Drunk on Easter

Sacred and crew…

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About Shannon Larratt

Shannon Larratt is the founder of BME (1994) and its former editor and publisher. After a four year hiatus between 2008 and 2012, Shannon is back adding his commentary to ModBlog. It should be noted that any comments in these entries are the opinion of Shannon Larratt and may or may not be shared by BMEzine.com LLC or the other staff or members of BME. Entry text Copyright © Shannon Larratt. Reproduced under license by BMEzine.com LLC. Pictures may be copyright to their respective owners. You can also find Shannon at Zentastic or on Facebook.

27 thoughts on “Drunk on Easter

  1. Dude, that must have been a badass easter..mine sucked. Luckily i have a vagina..ha!

  2. My what a big tiki wayde has lmao

    so curious who is the Easter Bunny and who is laying the eggs for all to find and eat?

  3. .. I like how the guy on the left is absolutely mesmerized by his drink.. haha it looks like he just took a sip and is contemplating if he likes it or not.

    Can someone tell me what the difference is between a Tiki and Totem Pole? .. cus those look like totem polls to me.. but maybe that’s just cus i’ve only seen them in canada, eh?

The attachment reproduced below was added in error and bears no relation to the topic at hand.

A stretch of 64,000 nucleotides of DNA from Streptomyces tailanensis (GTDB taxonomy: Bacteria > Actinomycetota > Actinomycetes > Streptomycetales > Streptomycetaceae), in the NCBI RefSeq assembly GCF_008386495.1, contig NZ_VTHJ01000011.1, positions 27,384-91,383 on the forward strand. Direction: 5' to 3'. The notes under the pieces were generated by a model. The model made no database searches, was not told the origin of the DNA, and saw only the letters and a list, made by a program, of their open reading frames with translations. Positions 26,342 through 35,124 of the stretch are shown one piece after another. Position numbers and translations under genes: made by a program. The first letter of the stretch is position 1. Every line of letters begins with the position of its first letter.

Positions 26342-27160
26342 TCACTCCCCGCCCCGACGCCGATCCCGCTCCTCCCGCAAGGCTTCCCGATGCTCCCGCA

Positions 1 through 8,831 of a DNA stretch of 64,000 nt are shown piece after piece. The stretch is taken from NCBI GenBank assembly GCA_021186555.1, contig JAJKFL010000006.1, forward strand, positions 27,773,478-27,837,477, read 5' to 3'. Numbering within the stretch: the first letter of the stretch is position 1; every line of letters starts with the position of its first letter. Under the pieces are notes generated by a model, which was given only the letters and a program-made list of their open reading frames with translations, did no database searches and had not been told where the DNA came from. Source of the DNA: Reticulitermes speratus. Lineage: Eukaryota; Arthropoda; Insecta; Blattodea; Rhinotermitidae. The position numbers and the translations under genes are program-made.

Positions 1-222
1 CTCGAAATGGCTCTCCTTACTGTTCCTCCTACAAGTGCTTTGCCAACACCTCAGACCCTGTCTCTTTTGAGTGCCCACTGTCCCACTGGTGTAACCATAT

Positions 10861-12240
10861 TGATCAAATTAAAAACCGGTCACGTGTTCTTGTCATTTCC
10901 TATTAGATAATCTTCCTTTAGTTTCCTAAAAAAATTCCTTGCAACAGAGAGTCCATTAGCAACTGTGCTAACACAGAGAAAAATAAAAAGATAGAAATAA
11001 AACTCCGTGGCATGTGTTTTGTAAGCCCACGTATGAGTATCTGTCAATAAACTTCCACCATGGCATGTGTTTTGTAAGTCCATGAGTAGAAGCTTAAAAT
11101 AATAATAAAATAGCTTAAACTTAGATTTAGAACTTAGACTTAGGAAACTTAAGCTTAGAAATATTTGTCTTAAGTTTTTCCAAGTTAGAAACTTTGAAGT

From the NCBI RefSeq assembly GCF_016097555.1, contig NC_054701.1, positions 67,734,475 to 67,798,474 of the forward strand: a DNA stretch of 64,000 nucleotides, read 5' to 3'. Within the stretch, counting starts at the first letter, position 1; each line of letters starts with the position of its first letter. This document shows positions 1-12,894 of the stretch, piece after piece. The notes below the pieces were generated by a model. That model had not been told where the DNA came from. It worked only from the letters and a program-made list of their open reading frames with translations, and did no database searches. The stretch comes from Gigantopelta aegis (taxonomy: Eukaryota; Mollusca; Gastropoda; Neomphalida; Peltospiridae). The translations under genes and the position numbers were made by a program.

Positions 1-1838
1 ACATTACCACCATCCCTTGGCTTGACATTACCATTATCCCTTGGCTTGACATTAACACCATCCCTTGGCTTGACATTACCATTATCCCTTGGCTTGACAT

4. wayde had better been gettin his jig on ;p he’s 1 sexy as dancer dontcha know?!

  5. >>21
    Totem poles were primarily made by native american tribes all along the northwestern coast of North America, from where Washington state is today, through Canada, and up to Alaska. They tended to portray animals in addition to gods, and were decorated with antlers, skins, feathers, bones, etc. The actual purpose of totem poles was usually to aid in telling a story, to commemorate historic heroes or leaders, or general reminders of a tribe’s past. The design usually had numerous heads stacked on top of each other.

    Tikis were made by many tribal peoples of the pacific islands and Oceania. Like totem poles, they were carved out of a single piece of wood, but usually only portrayed one god or spirit. Also unlike totem poles, tikis were believed to actually house spirits. The style of carving was radically different from that of North American totem carvings, and usually displayed very exaggerated facial features. They were also usually shorter, and less brightly painted than totem poles.

    There’s your lesson in native cultures for today. I’m goin’ to bed!

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